by Kevin Cullen
Entering into a country isn’t as straightforward as presenting a border agent with your passport (and these days—a PCR test) and traipsing through customs at the airport. That process, the physical act of crossing a border, is merely a shadow of another, more profound crossing that happens on some other less tangible plane of reality.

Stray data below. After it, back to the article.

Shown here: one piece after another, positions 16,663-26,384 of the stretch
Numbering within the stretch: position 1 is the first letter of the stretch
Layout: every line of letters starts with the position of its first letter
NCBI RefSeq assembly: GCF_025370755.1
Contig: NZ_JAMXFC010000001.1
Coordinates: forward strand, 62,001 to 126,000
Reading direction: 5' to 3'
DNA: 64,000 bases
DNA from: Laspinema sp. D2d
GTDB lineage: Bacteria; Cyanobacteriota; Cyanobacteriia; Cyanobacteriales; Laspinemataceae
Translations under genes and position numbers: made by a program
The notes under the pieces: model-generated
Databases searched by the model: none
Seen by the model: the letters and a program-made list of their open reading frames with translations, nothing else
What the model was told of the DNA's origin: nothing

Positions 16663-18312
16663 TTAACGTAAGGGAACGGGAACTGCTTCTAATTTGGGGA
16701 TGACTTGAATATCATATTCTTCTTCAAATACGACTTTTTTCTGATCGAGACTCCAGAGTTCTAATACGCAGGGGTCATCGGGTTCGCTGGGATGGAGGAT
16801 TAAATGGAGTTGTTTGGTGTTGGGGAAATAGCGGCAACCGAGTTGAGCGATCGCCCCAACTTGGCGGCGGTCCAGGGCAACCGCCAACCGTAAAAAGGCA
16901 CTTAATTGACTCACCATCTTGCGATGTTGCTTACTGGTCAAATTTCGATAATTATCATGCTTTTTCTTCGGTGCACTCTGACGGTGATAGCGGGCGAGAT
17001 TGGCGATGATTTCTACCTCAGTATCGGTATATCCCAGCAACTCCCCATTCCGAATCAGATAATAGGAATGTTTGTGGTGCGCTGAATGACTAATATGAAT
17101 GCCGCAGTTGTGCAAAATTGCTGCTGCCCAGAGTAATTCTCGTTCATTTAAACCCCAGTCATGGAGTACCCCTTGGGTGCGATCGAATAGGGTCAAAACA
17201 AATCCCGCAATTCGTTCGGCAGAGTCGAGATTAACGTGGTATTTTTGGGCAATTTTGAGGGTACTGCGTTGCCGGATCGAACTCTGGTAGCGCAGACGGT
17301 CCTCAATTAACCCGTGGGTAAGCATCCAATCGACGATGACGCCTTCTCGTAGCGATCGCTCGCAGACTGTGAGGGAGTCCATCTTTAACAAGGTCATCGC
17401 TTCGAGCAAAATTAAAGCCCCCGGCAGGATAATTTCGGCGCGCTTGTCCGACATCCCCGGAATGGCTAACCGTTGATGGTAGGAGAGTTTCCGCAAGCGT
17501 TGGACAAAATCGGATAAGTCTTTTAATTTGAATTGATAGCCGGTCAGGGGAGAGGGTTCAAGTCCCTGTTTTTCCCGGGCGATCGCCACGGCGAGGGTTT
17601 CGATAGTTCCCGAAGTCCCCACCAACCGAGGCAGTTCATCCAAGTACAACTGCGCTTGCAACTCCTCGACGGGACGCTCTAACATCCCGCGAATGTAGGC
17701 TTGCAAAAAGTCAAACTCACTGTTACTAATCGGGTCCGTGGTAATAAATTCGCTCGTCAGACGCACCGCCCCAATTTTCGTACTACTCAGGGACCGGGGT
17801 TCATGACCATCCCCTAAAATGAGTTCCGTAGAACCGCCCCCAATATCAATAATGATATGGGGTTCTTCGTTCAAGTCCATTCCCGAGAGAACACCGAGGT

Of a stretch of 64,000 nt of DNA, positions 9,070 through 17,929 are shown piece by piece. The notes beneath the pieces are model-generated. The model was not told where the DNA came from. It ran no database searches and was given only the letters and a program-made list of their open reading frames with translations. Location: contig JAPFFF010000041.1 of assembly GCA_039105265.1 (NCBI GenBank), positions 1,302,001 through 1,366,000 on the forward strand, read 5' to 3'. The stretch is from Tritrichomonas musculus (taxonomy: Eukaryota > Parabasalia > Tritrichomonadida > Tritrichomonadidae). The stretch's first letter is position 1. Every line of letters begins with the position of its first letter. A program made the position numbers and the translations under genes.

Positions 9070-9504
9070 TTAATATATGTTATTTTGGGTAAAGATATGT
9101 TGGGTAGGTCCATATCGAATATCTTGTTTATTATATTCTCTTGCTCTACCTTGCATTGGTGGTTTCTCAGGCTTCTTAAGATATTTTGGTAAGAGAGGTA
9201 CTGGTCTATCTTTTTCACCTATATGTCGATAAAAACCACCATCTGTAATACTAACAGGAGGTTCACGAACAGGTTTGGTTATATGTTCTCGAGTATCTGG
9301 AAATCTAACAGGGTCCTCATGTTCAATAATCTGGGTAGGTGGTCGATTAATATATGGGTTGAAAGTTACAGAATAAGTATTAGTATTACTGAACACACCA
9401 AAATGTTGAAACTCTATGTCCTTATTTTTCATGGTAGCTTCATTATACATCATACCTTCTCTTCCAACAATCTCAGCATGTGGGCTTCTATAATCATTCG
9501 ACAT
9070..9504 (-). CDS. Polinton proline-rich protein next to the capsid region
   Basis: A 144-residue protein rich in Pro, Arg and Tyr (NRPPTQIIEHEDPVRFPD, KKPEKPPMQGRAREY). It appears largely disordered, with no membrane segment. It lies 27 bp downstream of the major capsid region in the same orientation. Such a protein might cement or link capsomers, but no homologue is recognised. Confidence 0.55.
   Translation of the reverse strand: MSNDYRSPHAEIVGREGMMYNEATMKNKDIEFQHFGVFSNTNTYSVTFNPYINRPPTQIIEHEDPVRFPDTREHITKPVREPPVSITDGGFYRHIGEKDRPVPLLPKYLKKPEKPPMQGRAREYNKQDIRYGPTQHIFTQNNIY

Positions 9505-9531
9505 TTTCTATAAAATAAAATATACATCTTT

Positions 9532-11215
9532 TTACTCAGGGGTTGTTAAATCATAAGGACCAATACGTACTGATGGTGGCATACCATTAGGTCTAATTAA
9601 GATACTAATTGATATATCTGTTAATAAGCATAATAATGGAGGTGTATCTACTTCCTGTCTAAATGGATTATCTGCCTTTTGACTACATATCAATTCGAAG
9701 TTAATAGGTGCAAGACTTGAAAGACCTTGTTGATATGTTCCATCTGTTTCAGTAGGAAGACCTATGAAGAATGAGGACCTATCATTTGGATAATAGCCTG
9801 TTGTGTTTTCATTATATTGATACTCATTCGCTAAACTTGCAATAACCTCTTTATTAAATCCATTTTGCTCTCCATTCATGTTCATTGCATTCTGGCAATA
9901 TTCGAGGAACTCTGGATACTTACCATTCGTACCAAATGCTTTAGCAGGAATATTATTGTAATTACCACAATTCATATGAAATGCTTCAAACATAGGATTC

What does it really mean then to enter into a country? The surface-dwelling visitor (i.e. the tourist) is content to know the physical geography of a place; its ski slopes and hiking trails, its coastlines, beaches and museums. But authentic immersion requires somehow penetrating to a more subterranean, treacherous strata of national topography and attractions; that of a nation’s collective unconscious. It means charting the peaks and valleys of a nation’s neuroses, its hinterlands of domestic ecstasies, its marshlands of child-eyed dreams and despair. It means finding that basement bar hidden beneath the basement bar, where its ancient epics and folklore and ballads are secretly brewed.